Long-Wavelength Reflecting Filters Found in the Larval Retinas of One Mantis Shrimp Family (Nannosquillidae)

Kathryn Feller, David Wilby, Gianni Jacucci, Silvia Vignolini, Judith Mantell, Trevor J. Wardill, Thomas W. Cronin, Nicholas W. Roberts

Research output: Contribution to journalArticlepeer-review

3 Scopus citations

Abstract

Both vertebrates and invertebrates commonly exploit photonic structures adjacent to their photoreceptors for visual benefits. For example, use of a reflecting structure (tapetum) behind the retina increases photon capture, enhancing vision in dim light [1–5]. Colored filters positioned lateral or distal to a photoreceptive unit may also be used to tune spectral sensitivity by selective transmission of wavelengths not absorbed or scattered by the filters [6–8]. Here we describe a new category of biological optical filter that acts simultaneously as both a transmissive spectral filter and narrowband reflector. Discovered in the larval eyes of only one family of mantis shrimp (stomatopod) crustaceans (Nannosquillidae), each crystalline structure bisects the photoreceptive rhabdom into two tiers and contains an ordered array of membrane-bound vesicles with sub-wavelength diameters of 153 ± 5 nm. Axial illumination of the intrarhabdomal structural reflector (ISR) in vivo produces a narrow band of yellow reflectance (mean peak reflectivity, 572 ± 18 nm). The ISR is similar to several synthetic devices, such as bandgap filters, laser mirrors, and (in particular) fiber Bragg gratings used in optical sensors for a wide range of industries. To our knowledge, the stomatopod larval ISR is the first example of a naturally occurring analog to these human-made devices. Considering what is known about these animals’ visual ecology, we propose that these reflecting filters may help improve the detection of pelagic bioluminescence in shallow water at night. Video Abstract: Feller et al. report how one family of mantis shrimp larvae uses visual filtering structures to selectively reflect and transmit light within photoreceptors. These reflective filters likely enhance bioluminescence detection underwater at night and are similar to human-made optical devices such as fiber Bragg gratings or band gap filters.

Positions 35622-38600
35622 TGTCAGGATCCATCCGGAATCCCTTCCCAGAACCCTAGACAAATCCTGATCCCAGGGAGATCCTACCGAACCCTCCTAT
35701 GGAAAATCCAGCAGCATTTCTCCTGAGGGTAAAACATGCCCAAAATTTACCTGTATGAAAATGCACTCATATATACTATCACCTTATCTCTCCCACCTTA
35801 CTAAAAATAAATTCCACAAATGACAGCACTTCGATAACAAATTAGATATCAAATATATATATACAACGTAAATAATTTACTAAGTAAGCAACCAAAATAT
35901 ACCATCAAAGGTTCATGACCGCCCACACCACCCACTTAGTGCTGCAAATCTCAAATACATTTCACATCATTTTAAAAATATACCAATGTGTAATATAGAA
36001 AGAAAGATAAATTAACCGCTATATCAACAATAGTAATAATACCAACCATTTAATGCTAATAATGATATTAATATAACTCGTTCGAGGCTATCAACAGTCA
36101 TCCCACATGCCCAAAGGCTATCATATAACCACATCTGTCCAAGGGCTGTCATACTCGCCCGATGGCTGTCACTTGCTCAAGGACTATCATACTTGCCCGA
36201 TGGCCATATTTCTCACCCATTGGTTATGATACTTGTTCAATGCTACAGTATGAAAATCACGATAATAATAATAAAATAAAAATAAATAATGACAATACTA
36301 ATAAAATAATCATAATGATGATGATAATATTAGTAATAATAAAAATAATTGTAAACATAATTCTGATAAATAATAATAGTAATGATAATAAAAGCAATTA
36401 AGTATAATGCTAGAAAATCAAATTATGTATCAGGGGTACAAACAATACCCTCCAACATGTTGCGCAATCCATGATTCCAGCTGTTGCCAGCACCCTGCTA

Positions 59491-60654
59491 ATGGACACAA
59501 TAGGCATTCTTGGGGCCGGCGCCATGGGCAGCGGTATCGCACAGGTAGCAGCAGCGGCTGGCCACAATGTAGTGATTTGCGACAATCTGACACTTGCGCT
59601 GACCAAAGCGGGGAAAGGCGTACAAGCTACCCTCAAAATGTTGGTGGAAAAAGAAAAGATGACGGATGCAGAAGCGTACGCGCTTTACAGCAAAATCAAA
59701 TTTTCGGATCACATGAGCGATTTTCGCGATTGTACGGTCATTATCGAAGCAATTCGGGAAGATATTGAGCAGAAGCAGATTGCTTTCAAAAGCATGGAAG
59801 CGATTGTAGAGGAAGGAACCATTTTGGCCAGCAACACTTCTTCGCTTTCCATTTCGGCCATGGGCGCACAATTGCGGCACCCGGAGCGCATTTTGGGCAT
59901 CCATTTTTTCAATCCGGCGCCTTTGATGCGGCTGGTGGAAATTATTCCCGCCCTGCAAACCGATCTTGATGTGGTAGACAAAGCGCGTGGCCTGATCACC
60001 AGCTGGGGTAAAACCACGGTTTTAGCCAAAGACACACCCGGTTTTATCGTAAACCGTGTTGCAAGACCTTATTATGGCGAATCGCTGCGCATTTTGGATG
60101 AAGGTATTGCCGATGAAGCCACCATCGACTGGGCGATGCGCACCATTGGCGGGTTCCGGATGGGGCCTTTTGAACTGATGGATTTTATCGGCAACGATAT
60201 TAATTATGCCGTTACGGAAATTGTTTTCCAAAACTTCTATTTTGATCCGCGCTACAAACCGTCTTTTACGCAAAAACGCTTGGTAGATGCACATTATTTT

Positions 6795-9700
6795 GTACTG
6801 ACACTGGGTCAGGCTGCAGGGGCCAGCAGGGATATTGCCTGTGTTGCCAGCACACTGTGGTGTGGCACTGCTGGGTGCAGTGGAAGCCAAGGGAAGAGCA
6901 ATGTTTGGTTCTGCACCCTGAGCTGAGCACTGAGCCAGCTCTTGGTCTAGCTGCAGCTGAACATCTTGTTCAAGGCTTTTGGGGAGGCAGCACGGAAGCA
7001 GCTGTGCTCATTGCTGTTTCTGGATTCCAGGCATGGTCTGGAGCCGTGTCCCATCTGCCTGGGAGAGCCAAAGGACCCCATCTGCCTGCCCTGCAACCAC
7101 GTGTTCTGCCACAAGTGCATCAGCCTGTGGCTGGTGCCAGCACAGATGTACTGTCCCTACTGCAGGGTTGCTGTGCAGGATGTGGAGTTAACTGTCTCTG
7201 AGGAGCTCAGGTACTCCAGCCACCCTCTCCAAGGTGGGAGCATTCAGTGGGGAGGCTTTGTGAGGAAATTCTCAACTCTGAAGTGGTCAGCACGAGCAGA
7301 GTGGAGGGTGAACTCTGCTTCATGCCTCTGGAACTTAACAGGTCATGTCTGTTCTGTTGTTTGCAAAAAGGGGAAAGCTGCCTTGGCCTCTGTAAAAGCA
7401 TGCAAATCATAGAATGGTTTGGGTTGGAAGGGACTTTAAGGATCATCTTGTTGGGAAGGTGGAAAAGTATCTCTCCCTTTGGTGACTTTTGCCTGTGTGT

Original languageEnglish (US)
Pages (from-to)3101-3108.e4
JournalCurrent Biology
Volume29
Issue number18
DOIs
StatePublished - Sep 23 2019

Bibliographical note

Funding Information:
We would like to thank the following people for help with this work. Animal collection and identification: Megan L. Porter, Roy L. Caldwell, Elliott P. Steele, Sitara Palecanda, Jenny Gumm, Lindsey DeMelo, the Marine Resources Center at the Marine Biological Laboratory, and the Australian Museum Lizard Island Research Station, run by Lyle Vale and Anne Hoggart. Spectral measurements and analysis: Tom Jordan, Justin Marshall, John Cataldi, Sonke Johnsen, and Simon Lauchlan. Manuscript feedback: Paloma Gonzalez-Bellido, Alice Chiou, Camilla Sharkey, Rachael Feord, and Jenny Gumm. This work was supported by the US Air Force Office of Scientific Research (FA8655-12-2112 and FA9550-12-1-0321), a travel grant from the Australian Microscopy and Microanalysis Research Facility Travel and Access Program (2010), and the Company of Biologists Travel Fellowship (2018). K.D.F. made the initial discovery, performed experiments, and coordinated all aspects of the project. K.D.F. T.W.C. and N.W.R. designed experiments, analyzed the data, and wrote and edited the manuscript. TEM was performed by K.D.F. and J.M. Photonic modeling was performed by G.J. and S.V. Visual modeling was performed by D.W. Two-photon microscopy tissue preparation was performed by K.D.F. with imaging by T.J.W. Figures created by K.D.F. with additions by D.W. and G.J. and revisions by co-authors. The authors declare no competing interests.

Funding Information:
We would like to thank the following people for help with this work. Animal collection and identification: Megan L. Porter, Roy L. Caldwell, Elliott P. Steele, Sitara Palecanda, Jenny Gumm, Lindsey DeMelo, the Marine Resources Center at the Marine Biological Laboratory, and the Australian Museum Lizard Island Research Station, run by Lyle Vale and Anne Hoggart. Spectral measurements and analysis: Tom Jordan, Justin Marshall, John Cataldi, Sonke Johnsen, and Simon Lauchlan. Manuscript feedback: Paloma Gonzalez-Bellido, Alice Chiou, Camilla Sharkey, Rachael Feord, and Jenny Gumm. This work was supported by the US Air Force Office of Scientific Research ( FA8655-12-2112 and FA9550-12-1-0321 ), a travel grant from the Australian Microscopy and Microanalysis Research Facility Travel and Access Program ( 2010 ), and the Company of Biologists Travel Fellowship (2018).

Publisher Copyright:
© 2019 Elsevier Ltd

Keywords

  • bioluminescence
  • compound eye
  • crustacean
  • crystal
  • larvae
  • mantis shrimp
  • photonic structure
  • stomatopod
  • vision

PubMed: MeSH publication types

  • Journal Article

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